We have repeatedly noted that “sweat patch results are a generally reliable method of determining whether an offender has violated a condition of his or her probation.” Meyer, 483 F.3d at 869; see, e.g., United States v. Tolliver, 637 F. App'x 245, 245 (8th Cir. 2016) (per curiam). We have also noted, however, that “[t]here may well be certain instances where offenders offer compelling reasons to believe that positive test results from sweat patches are erroneous.” Meyer, 483 F.3d at 869. We must therefore determine whether the evidence and explanations offered by Andersen are compelling enough to call into question the reliability of the sweat patch test results in this case. We conclude that they are not.
With respect to Andersen's first argument, we note that he focuses his attention entirely upon the second test performed on his sweat patch sample, which he alleges indicated that cocaine metabolite was merely present. The laboratory also performed an initial test on Andersen's sweat patch, however, which reflected a “positive” result for cocaine metabolite. Andersen has given no reason to call into question the reliability of the first test and its positive result, which would seem to undermine his contention that a “present” instead of “positive” result on the second test supports his view that his sweat patch was subject to environmental contamination.
Even if we were also to focus exclusively on the results of the second test, however, we would not find the “present” result sufficient to undermine the district court's determination that the government had proven the supervised release violation it alleged. A probation officer testified at Andersen's supervised release revocation hearing that the results of the second test were “a representation confirming that [cocaine metabolite] was present and it met or was above the threshold” for establishing a positive test. Andersen offered no evidence to the contrary. Under these circumstances, the district court did not clearly err when it relied on the test results and supporting testimony to conclude that the government had proven by a preponderance of the evidence that Andersen had violated the conditions of his supervised release by using cocaine.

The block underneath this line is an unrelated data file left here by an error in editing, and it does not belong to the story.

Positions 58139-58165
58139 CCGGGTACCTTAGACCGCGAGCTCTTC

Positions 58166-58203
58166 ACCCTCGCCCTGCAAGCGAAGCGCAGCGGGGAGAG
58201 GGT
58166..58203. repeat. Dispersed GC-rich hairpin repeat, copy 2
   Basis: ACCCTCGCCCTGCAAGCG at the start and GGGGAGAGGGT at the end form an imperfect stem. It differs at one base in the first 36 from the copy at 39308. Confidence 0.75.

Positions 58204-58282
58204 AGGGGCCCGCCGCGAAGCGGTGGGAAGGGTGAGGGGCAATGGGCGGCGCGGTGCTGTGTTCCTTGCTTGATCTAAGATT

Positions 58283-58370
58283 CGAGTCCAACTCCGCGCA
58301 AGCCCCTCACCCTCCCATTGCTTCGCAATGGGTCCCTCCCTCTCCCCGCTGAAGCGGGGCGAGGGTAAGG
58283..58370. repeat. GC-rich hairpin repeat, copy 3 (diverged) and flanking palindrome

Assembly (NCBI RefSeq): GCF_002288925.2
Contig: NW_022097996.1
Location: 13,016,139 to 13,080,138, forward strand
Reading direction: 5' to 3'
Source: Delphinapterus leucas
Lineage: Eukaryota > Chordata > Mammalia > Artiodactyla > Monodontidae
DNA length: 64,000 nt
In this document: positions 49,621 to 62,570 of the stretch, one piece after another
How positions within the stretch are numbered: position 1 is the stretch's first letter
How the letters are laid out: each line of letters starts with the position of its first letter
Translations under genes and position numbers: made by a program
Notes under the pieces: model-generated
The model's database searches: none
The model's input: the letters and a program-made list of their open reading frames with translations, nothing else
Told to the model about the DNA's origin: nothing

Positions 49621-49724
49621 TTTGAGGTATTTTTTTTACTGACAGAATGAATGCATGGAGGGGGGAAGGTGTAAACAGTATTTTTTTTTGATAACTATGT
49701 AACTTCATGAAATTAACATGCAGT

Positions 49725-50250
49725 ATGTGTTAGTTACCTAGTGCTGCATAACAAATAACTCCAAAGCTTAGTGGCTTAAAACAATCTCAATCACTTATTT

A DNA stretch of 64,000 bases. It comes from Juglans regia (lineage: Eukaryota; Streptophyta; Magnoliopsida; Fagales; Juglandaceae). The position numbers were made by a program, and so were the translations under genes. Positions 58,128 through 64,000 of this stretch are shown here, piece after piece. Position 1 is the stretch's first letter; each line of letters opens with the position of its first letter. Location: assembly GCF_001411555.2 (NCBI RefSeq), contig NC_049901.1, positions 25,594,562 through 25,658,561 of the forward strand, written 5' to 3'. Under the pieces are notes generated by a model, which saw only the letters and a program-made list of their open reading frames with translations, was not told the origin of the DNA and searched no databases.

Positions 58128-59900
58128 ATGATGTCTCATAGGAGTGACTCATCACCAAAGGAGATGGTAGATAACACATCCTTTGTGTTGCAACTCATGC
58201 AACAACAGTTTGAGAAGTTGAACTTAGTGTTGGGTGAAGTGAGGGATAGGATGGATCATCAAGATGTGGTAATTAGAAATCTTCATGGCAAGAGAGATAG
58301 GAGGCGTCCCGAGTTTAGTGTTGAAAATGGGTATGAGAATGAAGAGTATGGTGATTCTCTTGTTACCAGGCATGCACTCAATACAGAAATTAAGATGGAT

Andersen's second argument also fails to establish clear error by the district court. In support of his argument that the ratio of cocaine to cocaine metabolite suggests environmental contamination rather than direct consumption, Andersen cites expert testimony given in Meyer, 483 F.3d at 867. The expert in that case said that seeing a “certain relative ratio” of controlled substance to metabolite can allow one to “feel more confident that those test results, in fact, are reflective of actual use of the drug.” Merely pointing out that a certain ratio of controlled substance to metabolite might mean that it is less likely that a defendant personally used a controlled substance does not establish that the ratio in this case supports such a conclusion, however. To the contrary, the laboratory that tested Andersen's sweat patch concluded that both the first and second tests were positive. We therefore cannot say that the district court clearly erred when it determined that a preponderance of the evidence supported the government's contention that Andersen had violated the conditions of his supervised release by using cocaine.
Accordingly, we affirm the judgment of the district court.
1. The Honorable Linda R. Reade, Chief United States District Judge for the Northern District of Iowa.